Oct 01 2013

Break Your Addiction To Google – Part 2: Engagement

Category: organic seoTom Shivers

 

In my last article in this series, The New SEO – Independence from Google, I explained that Google is at war with SEO and link building in particular. Google comes out with a new twist with regularity now, the latest is the “not provided” keyword data from Google – for most businesses “not provided” has risen to the most popular keyword in your web analytics and according to Google, that is going to continue going up. Even Adwords advertisers won’t be able to see what organic keywords brought traffic to their site from G and we’ll all be left with an extra step to figure out what keywords are bringing traffic from Google – the educated guess.

If there ever was a time to gain independence from Google this is it.

I introduced the anti-Google stance to SEO: stop chasing G and let G chase you by building a trusted brand, engaging your target audience and taking risks to get your message and brand in front of 100% of your online target audience.

This marketing strategy is not for everyone because it’s not easy and it requires some trial and error to get there, but it works and yes it even works for small businesses who don’t have a large marketing budget but who are determined and creative to overcome challenges.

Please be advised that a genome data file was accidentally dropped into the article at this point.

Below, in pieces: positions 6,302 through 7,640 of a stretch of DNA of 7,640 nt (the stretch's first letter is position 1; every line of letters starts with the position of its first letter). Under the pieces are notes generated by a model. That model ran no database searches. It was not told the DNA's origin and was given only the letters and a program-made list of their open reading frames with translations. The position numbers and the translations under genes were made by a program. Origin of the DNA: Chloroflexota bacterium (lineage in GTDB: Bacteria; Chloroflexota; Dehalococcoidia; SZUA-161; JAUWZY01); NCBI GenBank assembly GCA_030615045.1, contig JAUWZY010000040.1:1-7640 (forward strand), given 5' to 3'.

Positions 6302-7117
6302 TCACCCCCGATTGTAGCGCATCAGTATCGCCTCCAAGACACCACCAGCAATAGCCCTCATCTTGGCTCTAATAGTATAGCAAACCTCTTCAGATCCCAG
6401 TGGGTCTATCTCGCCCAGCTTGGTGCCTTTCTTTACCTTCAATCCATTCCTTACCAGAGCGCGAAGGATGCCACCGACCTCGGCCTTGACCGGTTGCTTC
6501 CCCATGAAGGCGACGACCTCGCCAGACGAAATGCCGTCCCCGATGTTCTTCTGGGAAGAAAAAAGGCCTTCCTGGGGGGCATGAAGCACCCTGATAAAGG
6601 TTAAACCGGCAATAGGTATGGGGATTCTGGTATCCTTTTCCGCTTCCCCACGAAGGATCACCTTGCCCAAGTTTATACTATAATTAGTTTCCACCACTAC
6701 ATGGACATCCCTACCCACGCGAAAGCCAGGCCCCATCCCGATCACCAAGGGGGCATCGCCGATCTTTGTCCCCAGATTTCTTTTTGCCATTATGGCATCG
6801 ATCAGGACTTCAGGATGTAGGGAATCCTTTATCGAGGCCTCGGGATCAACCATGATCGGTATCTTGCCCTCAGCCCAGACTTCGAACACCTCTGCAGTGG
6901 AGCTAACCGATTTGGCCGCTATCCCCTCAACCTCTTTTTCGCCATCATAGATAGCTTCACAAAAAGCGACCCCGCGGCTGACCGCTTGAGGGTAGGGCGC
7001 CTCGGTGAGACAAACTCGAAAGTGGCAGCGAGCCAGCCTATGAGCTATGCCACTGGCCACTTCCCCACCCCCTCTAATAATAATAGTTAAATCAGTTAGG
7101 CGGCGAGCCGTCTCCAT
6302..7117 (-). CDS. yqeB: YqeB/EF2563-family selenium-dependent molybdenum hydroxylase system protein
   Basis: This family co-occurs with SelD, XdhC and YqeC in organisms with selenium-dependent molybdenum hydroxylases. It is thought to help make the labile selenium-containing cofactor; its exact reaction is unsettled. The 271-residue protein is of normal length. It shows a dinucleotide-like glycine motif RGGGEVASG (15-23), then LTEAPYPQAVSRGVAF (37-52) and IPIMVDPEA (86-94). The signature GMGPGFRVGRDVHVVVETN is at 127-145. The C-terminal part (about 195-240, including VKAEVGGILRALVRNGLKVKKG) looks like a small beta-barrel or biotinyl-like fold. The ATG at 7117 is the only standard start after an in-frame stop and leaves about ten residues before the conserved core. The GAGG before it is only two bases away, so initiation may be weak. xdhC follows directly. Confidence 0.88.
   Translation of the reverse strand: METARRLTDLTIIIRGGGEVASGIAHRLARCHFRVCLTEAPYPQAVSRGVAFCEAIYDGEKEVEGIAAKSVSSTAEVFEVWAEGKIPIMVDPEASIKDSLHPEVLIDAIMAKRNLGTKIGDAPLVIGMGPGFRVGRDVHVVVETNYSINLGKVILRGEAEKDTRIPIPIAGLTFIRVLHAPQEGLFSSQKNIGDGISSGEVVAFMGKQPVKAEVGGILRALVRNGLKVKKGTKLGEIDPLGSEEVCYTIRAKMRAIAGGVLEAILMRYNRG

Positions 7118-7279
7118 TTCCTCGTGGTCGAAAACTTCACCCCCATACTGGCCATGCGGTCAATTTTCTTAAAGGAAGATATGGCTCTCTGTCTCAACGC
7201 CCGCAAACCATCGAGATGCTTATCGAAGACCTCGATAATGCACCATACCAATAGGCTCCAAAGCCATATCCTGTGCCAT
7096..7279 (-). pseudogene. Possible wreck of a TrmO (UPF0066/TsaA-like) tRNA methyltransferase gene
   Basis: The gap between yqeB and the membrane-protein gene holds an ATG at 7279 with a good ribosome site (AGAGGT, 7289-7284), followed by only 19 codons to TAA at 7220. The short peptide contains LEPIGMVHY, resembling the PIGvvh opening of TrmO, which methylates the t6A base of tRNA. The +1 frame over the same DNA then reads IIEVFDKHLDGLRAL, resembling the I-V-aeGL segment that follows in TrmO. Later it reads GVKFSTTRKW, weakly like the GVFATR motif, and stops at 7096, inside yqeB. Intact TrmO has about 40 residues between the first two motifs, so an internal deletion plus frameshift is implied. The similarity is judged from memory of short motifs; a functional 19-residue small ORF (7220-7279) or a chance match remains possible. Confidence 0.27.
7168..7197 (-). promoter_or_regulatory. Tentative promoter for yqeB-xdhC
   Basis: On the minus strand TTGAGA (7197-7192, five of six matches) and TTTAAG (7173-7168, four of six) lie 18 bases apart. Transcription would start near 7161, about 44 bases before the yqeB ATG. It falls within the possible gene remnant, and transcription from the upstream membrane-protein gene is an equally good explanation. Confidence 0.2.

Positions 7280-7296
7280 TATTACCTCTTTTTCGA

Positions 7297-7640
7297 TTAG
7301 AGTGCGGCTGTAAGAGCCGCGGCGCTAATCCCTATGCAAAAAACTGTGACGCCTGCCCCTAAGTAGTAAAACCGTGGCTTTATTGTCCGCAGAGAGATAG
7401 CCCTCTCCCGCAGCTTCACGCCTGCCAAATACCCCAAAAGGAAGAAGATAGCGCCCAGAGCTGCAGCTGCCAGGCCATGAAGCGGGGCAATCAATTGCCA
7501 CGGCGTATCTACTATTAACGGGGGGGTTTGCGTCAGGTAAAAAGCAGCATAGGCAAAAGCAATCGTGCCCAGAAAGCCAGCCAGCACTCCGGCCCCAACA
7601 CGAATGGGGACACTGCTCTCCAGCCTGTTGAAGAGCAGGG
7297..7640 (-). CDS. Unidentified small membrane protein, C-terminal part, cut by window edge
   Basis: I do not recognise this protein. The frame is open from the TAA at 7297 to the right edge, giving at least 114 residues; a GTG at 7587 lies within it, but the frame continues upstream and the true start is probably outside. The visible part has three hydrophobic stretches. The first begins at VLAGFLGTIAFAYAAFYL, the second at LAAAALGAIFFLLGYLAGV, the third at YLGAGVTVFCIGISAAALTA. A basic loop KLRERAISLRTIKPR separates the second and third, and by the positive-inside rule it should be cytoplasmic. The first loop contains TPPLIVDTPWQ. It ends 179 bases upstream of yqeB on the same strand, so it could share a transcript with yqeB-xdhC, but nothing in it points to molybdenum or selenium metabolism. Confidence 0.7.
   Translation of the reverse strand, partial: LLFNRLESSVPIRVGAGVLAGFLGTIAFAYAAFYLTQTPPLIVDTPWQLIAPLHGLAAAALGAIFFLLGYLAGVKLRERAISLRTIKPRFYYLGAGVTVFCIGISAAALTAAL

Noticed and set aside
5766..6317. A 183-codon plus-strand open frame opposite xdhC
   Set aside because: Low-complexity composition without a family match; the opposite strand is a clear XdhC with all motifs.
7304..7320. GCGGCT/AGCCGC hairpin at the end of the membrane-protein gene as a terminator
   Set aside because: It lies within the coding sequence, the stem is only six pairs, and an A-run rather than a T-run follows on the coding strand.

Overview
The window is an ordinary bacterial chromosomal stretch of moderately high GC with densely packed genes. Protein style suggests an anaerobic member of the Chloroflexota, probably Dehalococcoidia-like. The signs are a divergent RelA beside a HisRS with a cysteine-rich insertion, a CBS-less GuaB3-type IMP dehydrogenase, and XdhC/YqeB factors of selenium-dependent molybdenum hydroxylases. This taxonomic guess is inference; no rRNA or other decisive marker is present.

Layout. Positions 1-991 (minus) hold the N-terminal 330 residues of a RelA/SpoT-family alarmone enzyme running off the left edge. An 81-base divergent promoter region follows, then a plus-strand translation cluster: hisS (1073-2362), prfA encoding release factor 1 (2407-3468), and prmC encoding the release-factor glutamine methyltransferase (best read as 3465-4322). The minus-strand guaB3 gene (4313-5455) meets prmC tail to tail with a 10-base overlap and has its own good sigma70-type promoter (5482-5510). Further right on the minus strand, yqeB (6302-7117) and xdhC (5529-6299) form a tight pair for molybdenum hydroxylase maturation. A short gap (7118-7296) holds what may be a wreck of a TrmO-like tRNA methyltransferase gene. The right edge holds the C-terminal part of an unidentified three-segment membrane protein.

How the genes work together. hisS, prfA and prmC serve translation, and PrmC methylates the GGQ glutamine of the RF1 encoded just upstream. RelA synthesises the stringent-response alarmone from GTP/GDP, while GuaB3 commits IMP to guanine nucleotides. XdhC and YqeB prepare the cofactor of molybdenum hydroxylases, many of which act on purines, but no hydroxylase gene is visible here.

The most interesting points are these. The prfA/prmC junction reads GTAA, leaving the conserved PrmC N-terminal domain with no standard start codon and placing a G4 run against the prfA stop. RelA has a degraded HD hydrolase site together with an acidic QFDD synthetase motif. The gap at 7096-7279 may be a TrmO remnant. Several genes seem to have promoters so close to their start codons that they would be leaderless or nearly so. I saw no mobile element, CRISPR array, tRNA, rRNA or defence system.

I’ll be revealing the strategy I use throughout this series. But first, for those who don’t know much about me, I’ve been a SEO consultant for over a decade and although I am sound with technical SEO the majority of my expertise and emphasis has been on gaining natural links – yes, it seems like G is at war with people like me, but I use strategies that G is either ok with or that they won’t do anything about. Just take it in for now and I think you’ll agree with me when you get to the end.

Let’s continue…

The power of engagement

In the audition rounds of The X Factor and American Idol, a random, unknown person walks out on stage hoping to impress the judges enough to go on to the next round. Most contestants during this stage of the show get booed off because they don’t know how terrible they sound to a live audience. Maybe their friends weren’t honest with them or they deluded themselves to enter the contest only to find out the harsh reality from the judges and audience that they really do suck.

If you aren’t a well known brand or good at engaging, this could be what is happening with the content on your website. People are finding your site (hopefully your target audience) and before they get very far with it, they bail. You just lost the contest likely to a competitor who did just a little more than you did to get their attention and engage them.

When business leaders delude themselves to believe that what they are offering online is exciting to their target audience, it’s as weird as an elephant determined to get in an elevator.

Attention getting and engaging content is table stakes to online marketing and you have no excuse for not providing it.

Sending more traffic to your site will not fix an engagement problem.

But it’s not just the website that doesn’t engage: